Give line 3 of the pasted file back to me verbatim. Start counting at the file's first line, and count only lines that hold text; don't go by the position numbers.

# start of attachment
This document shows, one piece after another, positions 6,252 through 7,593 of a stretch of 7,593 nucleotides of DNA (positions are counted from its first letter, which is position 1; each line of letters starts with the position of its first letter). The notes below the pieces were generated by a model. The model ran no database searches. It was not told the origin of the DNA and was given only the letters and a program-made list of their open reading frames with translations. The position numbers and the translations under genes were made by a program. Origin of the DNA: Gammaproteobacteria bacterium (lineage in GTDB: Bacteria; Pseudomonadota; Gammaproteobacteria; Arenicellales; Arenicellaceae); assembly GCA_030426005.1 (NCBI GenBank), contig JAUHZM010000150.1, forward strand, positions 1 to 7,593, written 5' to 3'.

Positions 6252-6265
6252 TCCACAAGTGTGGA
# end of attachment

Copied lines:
6252 TCCACAAGTGTGGA